The arithmetic series is the one of the simplest series we can come up with. In terms of common restaurant menu items, the arithmetic series is a burger. Although it many be spiced up with bacon, feta cheese, and some type of questionable special sauce, it appears on every restaurant menu in one form or another. We need to understand this series type backward and forward.

An **arithmetic series** is a series whose terms form an arithmetic sequence. Simple enough, right? If we wrote down and arithmetic sequence, we could replace all of the commas with plus signs to get an arithmetic series.

The series

1 + 3 + 5 + 7 + ...

is an arithmetic series because

1, 3, 5, 7,...

is an arithmetic sequence.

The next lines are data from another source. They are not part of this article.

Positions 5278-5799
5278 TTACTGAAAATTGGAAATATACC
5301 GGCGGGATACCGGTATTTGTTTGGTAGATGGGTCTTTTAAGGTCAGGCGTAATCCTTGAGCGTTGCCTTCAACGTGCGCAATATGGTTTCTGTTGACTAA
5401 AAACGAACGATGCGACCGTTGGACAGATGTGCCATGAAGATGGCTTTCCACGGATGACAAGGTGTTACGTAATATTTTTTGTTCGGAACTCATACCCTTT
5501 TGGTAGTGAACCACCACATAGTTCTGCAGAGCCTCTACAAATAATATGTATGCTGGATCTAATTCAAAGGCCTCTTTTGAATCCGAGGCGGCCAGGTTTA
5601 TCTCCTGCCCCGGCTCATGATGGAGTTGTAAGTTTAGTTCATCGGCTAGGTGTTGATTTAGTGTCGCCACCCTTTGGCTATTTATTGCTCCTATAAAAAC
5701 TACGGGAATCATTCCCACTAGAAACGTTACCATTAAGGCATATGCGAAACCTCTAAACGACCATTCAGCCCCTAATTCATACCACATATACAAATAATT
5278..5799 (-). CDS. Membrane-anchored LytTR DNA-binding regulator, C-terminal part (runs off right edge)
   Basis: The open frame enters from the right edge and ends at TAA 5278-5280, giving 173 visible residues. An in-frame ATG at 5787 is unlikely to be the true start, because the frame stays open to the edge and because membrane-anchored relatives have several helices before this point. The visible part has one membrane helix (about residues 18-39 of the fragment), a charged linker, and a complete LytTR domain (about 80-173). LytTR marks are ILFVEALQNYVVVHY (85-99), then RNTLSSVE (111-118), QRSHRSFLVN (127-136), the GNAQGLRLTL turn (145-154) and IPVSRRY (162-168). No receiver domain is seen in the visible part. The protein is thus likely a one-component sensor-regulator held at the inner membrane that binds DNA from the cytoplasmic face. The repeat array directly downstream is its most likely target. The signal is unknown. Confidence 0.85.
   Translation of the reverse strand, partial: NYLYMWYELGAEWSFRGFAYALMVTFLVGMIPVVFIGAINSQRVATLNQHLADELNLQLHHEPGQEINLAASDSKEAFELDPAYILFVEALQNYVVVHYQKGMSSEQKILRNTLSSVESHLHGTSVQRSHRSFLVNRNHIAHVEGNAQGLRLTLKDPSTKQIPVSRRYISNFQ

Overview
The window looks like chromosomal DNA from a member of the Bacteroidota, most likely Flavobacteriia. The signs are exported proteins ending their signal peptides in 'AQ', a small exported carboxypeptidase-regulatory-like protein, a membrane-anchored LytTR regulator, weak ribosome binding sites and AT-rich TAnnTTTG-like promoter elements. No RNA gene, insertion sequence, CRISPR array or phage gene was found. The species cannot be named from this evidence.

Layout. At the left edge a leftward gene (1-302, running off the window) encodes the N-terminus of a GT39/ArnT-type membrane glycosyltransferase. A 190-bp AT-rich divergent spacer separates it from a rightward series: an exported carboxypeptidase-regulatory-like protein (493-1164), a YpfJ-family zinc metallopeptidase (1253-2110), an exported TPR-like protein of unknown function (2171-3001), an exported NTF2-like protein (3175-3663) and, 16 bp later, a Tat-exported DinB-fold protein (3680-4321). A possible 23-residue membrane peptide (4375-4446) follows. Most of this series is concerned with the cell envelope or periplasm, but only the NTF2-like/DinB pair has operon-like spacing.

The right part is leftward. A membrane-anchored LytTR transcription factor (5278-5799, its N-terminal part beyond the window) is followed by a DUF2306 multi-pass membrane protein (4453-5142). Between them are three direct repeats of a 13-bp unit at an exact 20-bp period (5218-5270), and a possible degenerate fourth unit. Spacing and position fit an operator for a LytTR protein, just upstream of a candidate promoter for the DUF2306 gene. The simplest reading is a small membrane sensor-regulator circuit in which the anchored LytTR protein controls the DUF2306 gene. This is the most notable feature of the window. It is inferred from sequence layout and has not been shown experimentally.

The series

1 + 3 + 6 + 10 + ...

is not an arithmetic series because

1, 3, 6, 10, ...

is not an arithmetic sequence.

We have some good news. Just like a plain, old burger, we already know everything there is to know about the convergence of arithmetic series.

To start with, a constant series is an arithmetic series where the difference between successive terms is *d* = 0. The constant series

only converges if *a* = 0. That's a pretty bold statement. Take a look at a couple problems to understand why.

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